to teach and help, not to have a boyfriend. They thought that it was funny when I explained that I am taller than most Khmer men, so I can’t have a “song saa” (boyfriend) who is Khmer because they must be taller. That night, I ended up staying up until 9:30, which is so late for me. I’m sure that they were confused when I didn’t head to bed at the stroke of 8, which is what I do every night. America
Yesterday didn’t really feel like Chinese New Year because no one at my house was really home. I was actually sort of happy that we didn’t have a huge celebration, again, because two days was enough for me. I’m not as young as I once was, so I can’t party for three days in a row.
This week is testing for grade 11, so I will not be teaching. My coteacher asked me to come and I said no, because I am not going to be involved with the tests. He doesn’t agree with my no cheating attitude (rather a think for yourself attitude) so I decided to avoid the frustration and instead get some other work done. We will be going into PP next week for 8 days, so I want to do as much work as possible for this International Women’s Day event before we leave. I will teach all through March, but there isn’t much school in April because of Khmer New Year and I will most likely be in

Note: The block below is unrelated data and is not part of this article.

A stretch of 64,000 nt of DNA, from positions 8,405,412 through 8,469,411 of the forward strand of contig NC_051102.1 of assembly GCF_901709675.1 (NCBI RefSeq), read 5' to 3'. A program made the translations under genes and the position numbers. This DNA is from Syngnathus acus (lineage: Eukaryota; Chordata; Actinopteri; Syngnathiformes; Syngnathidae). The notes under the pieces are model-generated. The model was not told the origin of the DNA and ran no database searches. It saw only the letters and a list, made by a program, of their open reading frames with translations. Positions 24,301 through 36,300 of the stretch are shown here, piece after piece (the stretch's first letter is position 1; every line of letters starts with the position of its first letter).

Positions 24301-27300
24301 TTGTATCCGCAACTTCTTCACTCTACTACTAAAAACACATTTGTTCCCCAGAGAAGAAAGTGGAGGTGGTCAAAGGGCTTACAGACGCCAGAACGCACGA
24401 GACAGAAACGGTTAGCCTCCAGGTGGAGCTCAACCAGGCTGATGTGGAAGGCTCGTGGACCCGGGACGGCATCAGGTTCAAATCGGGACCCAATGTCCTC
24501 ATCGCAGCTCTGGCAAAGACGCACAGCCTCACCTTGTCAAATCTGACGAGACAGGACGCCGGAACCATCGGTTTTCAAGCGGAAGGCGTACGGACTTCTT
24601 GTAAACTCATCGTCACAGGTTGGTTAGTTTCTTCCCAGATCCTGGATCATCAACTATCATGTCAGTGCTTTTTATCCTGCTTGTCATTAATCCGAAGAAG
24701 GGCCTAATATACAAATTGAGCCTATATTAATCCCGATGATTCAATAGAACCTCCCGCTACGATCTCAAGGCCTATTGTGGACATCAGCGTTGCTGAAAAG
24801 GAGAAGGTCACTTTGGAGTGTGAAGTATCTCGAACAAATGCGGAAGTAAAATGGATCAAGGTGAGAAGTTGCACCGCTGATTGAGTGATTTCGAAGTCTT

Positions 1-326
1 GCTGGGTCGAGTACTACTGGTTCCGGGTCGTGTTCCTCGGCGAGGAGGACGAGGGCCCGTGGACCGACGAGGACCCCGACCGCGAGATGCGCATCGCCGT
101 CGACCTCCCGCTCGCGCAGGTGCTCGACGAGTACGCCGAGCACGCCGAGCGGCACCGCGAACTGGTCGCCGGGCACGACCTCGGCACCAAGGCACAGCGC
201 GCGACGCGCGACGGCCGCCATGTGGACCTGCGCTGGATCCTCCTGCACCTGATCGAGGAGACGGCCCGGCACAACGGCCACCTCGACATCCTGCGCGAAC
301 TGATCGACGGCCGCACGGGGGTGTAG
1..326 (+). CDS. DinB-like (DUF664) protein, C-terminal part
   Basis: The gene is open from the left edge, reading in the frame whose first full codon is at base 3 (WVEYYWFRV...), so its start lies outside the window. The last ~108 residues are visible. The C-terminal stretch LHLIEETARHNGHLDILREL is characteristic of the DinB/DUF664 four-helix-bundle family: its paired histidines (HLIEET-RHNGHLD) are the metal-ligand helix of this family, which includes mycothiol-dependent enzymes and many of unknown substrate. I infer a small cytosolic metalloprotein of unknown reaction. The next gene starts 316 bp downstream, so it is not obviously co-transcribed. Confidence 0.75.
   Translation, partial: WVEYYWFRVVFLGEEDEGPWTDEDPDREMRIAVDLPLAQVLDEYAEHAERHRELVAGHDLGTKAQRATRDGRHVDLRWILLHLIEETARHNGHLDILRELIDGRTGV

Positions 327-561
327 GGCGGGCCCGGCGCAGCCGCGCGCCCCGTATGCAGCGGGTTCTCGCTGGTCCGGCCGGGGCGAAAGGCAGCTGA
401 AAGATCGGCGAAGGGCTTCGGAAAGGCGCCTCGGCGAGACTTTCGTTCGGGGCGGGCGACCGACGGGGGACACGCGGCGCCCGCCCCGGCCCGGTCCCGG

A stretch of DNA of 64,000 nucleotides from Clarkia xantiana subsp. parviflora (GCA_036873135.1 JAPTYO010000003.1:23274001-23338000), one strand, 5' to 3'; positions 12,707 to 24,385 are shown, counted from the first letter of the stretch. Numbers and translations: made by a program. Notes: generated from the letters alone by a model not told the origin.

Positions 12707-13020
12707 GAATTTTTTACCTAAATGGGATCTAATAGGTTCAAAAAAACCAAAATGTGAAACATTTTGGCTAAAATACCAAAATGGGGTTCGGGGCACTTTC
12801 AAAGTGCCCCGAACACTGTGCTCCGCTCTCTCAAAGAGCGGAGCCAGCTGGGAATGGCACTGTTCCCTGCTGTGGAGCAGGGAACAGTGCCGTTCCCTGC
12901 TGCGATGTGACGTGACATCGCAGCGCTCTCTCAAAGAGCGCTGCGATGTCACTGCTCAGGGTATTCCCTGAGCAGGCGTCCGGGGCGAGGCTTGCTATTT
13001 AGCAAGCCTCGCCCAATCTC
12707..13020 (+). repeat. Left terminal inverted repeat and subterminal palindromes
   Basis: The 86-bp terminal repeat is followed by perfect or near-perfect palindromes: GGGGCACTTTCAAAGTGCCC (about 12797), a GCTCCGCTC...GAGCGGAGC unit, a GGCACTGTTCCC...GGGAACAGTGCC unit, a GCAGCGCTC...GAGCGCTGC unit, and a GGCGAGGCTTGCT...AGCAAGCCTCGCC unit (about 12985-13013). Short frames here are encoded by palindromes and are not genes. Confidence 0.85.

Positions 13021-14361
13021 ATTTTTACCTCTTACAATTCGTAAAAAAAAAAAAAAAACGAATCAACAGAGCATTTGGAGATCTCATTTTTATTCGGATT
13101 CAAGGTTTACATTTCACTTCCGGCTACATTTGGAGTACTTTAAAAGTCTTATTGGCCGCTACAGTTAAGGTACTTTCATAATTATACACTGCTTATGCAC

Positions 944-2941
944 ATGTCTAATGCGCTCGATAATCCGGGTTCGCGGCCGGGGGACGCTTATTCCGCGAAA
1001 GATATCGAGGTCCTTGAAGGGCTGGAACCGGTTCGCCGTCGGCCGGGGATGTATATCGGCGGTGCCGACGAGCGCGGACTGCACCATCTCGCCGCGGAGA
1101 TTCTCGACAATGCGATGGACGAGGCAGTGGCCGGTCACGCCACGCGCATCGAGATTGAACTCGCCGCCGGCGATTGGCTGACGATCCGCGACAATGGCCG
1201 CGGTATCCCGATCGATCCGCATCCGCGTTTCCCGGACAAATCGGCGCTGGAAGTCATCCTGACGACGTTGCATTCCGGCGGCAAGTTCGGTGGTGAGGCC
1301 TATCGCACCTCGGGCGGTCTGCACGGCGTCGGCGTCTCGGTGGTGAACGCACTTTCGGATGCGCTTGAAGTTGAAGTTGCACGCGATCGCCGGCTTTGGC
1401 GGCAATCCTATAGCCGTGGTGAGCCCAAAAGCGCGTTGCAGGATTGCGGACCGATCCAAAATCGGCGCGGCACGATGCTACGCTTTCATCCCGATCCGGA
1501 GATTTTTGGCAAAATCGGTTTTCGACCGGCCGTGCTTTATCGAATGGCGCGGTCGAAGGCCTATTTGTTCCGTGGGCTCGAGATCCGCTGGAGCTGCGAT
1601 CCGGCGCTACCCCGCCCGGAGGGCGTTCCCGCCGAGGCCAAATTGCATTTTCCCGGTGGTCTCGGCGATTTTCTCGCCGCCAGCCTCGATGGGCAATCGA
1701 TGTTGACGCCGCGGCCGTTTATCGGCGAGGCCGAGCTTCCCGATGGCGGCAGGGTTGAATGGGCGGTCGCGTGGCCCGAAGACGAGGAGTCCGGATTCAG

, so this school year is really winding down. After April, we have class in May and the tests start in June for semester 2. The time is really flying and before I know it, we will be at the year 1 mark. Vietnam
This is a close up of the New Years tree that was set up near one of the spirit houses. It's decorated with Chinese ornaments and lights. Reminds me of another holiday I know....
I will be leaving for PP on Sunday and until then, I will be tying up lose ends here and maybe even visiting an orphanage or exploring BB a little more. We all kind of realized that coming back to site after a trip sucks at first, but giving it a few days to get back in “volunteer” mode really makes it enjoyable.
Today (is in Tuesday) I taught 10Q and did laundry. I am going to set up another meeting for our event then probably just hang out with the babies. Today I was playing with both Lai and Liap and they were just beating me up. Hitting is affectionate but also out of anger. This, I guess, was affectionate, but it really hurt. Liap slapped me across the face then laughed for 5 minutes and pulled my glasses off my face. Perfect.